Older cellphones going dead in 2022. Are you prepared for 3G's end?

Older cellphones going dead in 2022. Are you prepared for 3G's end?

LANSING – As 3G cellphone networks disappear next year, people using older devices could be left without a lifeline.

Ingham County 911 Director Barb Davidson said people should prepare as carriers are eliminating 3G cell service in 2022, rendering older phones unable to make calls, even to 911. Davidson said people should start upgrading or updating their devices as it’s only a matter of months until 3G service ends.

“We’re very concerned that the safety net people think they have in place may no longer be there,” Davidson said.

Tracfones, flip phones, Jitterbugs and even older-style smartphones will no longer be able to make calls once the networks are taken down, Davidson said. Many people, especially senior citizens, have kept older model phones they are comfortable using, she said.

Phasing out 3G will impact older home security systems, tablets, smart watches and some medical devices, according to the Federal Communications Commission.

Davidson said she used to tell people that if a cellphone had power, it could call 911. People have kept older model phones solely for emergencies and not regular use, she said.

“With the decommissioning of the 3G network, that may no longer hold true,” Davidson said.

Why 3G is going away?

The older cell frequencies are being discontinued as carriers move to 5G. Moving away from 3G frees up network frequencies for faster service, according to the FCC.

For 911 providers, radio upgrades and better network connections give emergency responders more information. Davidson said newer devices can automatically give GPS data and communicate better with 911 systems.

Older cellphones going dead in 2022. Are you prepared for 3G's end?

“The 3G network just isn’t as robust,” she said.

When does 3G go away?

Davidson said she can’t give a firm date as it varies across service providers. The FCC said individual carriers can chose when to decommission services.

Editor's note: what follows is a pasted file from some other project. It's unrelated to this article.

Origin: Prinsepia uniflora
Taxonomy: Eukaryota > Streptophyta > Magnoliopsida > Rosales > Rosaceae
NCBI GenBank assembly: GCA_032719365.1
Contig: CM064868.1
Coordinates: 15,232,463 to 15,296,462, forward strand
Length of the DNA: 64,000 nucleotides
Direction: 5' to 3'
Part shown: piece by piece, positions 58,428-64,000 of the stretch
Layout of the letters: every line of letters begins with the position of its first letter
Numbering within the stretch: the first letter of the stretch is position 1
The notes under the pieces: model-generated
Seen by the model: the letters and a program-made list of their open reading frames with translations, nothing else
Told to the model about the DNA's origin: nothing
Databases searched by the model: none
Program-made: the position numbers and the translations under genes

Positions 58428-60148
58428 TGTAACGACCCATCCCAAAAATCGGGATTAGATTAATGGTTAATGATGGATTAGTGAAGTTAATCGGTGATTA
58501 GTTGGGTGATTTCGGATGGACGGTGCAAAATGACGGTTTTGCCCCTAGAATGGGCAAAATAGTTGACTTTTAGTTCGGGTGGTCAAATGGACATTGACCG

Cell phone carriers have committed to eliminating 3G service by the end of the 2022. Davidson said some providers are saying it will be early that year; others are saying it will be later.

“They all have a different cutoff date,” she said.

Here are tentative dates for carriers’ 3G shutdowns, according to the FCC:

The FCC said many smaller carriers, such as Boost, Cricket and Straight Talk, use those same networks and the 3G discontinuation would follow the providers’ schedule.

Carriers have largely reached out to their customers notifying them of the change, Davidson said. For people who have kept an older phone without a service plan for emergencies, they may not get a notification, she said.

“That’s a concern as well,” Davidson said.

How to check your device

Individual cellphone carriers have lists online with the model numbers so people cansee whether their device will be affected, Davidson said. If people don’t know their phone model number, the information could be difficult to find.

From their phones, people can check the international mobile equipment identify number, Davidson said.

“This would be an easy way to do that,” Davidson said.

That number is either in a smartphone’s About information or can be found by dialing *#06#, Davidson said. Once they have the model number, she said people should check https://www.imei.info for the phone’s details.

If a phone has a frequency of 900 megahertz or 2100 megahertz, it is likely a 3G network, according to Ingham County 911.

Contact reporter Craig Lyons at 517-377-1047 or calyons@lsj.com. Follow him on Twitter @craigalyons.

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